The MuchSmarter Blog

“Math Wounds,” and How to (Finally!) Heal Them

October 8, 2015

(editor's note: Carl Rosenthal coached for MuchSmarter from 2014-2017. He now teaches at the University of Indiana-Bloomington)

Hi. I’m Carl. Tom asked me to fill in for him this week on the blog, and said I could write about anything I wanted, so…

In my experience as a math tutor, my biggest challenge has not really been math-related. Sure, it can be tough working on advanced calculus with a teenager, but the biggest thing that stands between me and one of my students- much bigger than any advanced math topic- is something I refer to as a “math wound”.

If you’ve ever heard yourself say: “I’m just not good at math” or “This is hard for me. I don’t get it,” I bet you that this attitude is a learned one: most people who think this way probably had one bad experience- a bad teacher, a bad grade, or one missed concept. It’s not the grade they’re thinking about; it’s the frustration that stuck with them. Now, in every encounter with math since that bad experience, they panic. They allow themselves to be defeated before they even try. They decide that it’s easier to say “I’m no good at this” than to risk struggling like that again.

This is a classic math wound. And like any wound, math wounds can only heal if properly cared for. If not, they can fester and spread… But hey, enough with the graphic metaphors! Let’s talk about what you have to do:

  1. Forgive yourself. Forgive yourself for once upon a time getting a bad grade. Forgive your old school. Forgive your old teacher who raced through topics and never let you catch up.
  2. Decide to learn math in a different way. Math doesn’t have to be tedious. Math can be interactive and flowing, much like learning a language. If you look at math a different way, certain topics won’t carry the negative association that you once gave them.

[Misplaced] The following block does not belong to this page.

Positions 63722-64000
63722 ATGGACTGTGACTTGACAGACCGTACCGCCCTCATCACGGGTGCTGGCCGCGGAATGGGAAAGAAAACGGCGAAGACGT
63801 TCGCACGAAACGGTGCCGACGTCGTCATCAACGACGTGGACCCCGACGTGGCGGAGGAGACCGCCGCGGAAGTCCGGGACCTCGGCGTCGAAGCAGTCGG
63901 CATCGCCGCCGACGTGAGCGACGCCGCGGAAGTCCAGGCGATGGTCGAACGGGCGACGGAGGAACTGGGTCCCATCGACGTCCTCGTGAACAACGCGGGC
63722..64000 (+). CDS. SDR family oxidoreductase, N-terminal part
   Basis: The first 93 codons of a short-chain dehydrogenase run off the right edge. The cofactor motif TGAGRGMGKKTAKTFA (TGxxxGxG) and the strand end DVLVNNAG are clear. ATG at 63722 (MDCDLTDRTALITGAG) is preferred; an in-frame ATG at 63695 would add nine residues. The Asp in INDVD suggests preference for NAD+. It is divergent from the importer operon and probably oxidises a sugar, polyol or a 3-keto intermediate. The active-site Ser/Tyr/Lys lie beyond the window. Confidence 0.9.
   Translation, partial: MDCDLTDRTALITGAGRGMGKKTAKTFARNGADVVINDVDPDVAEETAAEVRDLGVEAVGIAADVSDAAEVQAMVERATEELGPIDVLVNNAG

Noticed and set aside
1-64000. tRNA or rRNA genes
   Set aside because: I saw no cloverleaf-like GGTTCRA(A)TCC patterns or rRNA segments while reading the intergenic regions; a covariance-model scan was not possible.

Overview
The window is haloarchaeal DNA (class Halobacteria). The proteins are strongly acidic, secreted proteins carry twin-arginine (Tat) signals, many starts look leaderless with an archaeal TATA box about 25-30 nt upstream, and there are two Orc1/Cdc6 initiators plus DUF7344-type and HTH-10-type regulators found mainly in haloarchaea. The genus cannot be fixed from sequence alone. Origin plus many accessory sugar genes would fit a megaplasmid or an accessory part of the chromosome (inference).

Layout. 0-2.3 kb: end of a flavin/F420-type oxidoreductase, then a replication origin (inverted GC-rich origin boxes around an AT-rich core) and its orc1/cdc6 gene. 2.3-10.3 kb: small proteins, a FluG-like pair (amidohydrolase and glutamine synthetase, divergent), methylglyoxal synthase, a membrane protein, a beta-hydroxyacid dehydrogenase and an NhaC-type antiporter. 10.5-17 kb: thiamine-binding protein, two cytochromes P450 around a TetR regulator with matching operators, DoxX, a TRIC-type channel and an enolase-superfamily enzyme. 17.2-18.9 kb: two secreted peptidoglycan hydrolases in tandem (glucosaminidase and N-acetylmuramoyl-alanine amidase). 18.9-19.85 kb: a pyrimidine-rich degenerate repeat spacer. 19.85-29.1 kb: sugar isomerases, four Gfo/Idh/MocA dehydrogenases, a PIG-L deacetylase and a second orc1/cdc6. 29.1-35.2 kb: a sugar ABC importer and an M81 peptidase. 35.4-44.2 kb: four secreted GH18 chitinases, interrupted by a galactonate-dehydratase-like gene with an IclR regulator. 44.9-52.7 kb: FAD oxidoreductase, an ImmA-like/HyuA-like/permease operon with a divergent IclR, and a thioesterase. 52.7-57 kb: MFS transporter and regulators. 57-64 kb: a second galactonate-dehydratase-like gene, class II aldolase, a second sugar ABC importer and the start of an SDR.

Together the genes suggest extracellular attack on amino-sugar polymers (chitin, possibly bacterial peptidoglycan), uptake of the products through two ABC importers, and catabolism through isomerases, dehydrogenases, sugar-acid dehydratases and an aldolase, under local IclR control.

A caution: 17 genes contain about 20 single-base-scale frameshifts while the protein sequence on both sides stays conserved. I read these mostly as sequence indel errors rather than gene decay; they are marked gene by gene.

3. Allow yourself to make mistakes! You will never be perfect, and you don’t want to be! Part of the reason you had a math wound to begin with is that you were too hard on yourself! Don’t repeat that mistake!

The best part of all this: It’s never too early or too late to start! I once had a 10-year old who decided he was “bad a math” because he had transferred from a school in a different country and he had learned math a different way! Once we got his confidence up, his attitude turned right around.

On the other hand, I once taught a 37-year old man who wanted to finally fulfill his algebra requirement that had kept him from completing his college degree for over a decade. Once I convinced him that he didn’t “suck at math”, but that just he let his emotions be overcome by one bad experience, he buckled down, did the work, and completed his degree. More impressively, he started to love math! To this day, he still texts me asking me to send him equations to solve.

If your old “math wounds” are that one thing that is stopping you from doing your best work in class, on standardized tests, or even if they’re just sapping your confidence and you want to get them handled, let’s talk. Get in touch with us at the Get a Coach page and we’ll work together to figure out how to help you become smarter, more capable, and more confident than you ever thought you could be!

Tom will be back next week. I’m sure if he were here right now, he’d say “Now, get to work.”

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